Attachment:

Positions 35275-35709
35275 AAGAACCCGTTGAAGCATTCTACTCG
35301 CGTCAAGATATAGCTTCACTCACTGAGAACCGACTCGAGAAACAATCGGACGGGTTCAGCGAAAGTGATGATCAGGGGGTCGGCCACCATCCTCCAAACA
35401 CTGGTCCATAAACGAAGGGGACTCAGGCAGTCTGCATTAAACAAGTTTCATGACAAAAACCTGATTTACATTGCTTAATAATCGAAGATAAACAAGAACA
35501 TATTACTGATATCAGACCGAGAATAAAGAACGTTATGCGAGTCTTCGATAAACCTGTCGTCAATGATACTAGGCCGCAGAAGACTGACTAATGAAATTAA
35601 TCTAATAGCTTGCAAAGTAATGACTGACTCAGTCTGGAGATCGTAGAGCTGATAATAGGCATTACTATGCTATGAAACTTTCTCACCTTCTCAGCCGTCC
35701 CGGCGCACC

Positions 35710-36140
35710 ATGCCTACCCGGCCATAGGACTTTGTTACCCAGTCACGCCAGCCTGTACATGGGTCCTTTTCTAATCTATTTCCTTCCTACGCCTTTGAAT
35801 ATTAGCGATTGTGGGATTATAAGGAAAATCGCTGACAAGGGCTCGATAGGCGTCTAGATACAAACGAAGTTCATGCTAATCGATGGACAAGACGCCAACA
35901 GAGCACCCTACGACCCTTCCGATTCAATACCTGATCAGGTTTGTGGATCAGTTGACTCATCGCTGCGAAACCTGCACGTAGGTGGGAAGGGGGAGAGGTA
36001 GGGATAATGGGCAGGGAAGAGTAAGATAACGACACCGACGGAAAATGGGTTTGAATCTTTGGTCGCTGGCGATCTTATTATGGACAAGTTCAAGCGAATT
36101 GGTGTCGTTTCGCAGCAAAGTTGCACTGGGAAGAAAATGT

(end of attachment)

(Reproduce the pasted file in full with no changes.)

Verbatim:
Positions 35275-35709
35275 AAGAACCCGTTGAAGCATTCTACTCG
35301 CGTCAAGATATAGCTTCACTCACTGAGAACCGACTCGAGAAACAATCGGACGGGTTCAGCGAAAGTGATGATCAGGGGGTCGGCCACCATCCTCCAAACA
35401 CTGGTCCATAAACGAAGGGGACTCAGGCAGTCTGCATTAAACAAGTTTCATGACAAAAACCTGATTTACATTGCTTAATAATCGAAGATAAACAAGAACA
35501 TATTACTGATATCAGACCGAGAATAAAGAACGTTATGCGAGTCTTCGATAAACCTGTCGTCAATGATACTAGGCCGCAGAAGACTGACTAATGAAATTAA
35601 TCTAATAGCTTGCAAAGTAATGACTGACTCAGTCTGGAGATCGTAGAGCTGATAATAGGCATTACTATGCTATGAAACTTTCTCACCTTCTCAGCCGTCC
35701 CGGCGCACC

Positions 35710-36140
35710 ATGCCTACCCGGCCATAGGACTTTGTTACCCAGTCACGCCAGCCTGTACATGGGTCCTTTTCTAATCTATTTCCTTCCTACGCCTTTGAAT
35801 ATTAGCGATTGTGGGATTATAAGGAAAATCGCTGACAAGGGCTCGATAGGCGTCTAGATACAAACGAAGTTCATGCTAATCGATGGACAAGACGCCAACA
35901 GAGCACCCTACGACCCTTCCGATTCAATACCTGATCAGGTTTGTGGATCAGTTGACTCATCGCTGCGAAACCTGCACGTAGGTGGGAAGGGGGAGAGGTA
36001 GGGATAATGGGCAGGGAAGAGTAAGATAACGACACCGACGGAAAATGGGTTTGAATCTTTGGTCGCTGGCGATCTTATTATGGACAAGTTCAAGCGAATT
36101 GGTGTCGTTTCGCAGCAAAGTTGCACTGGGAAGAAAATGT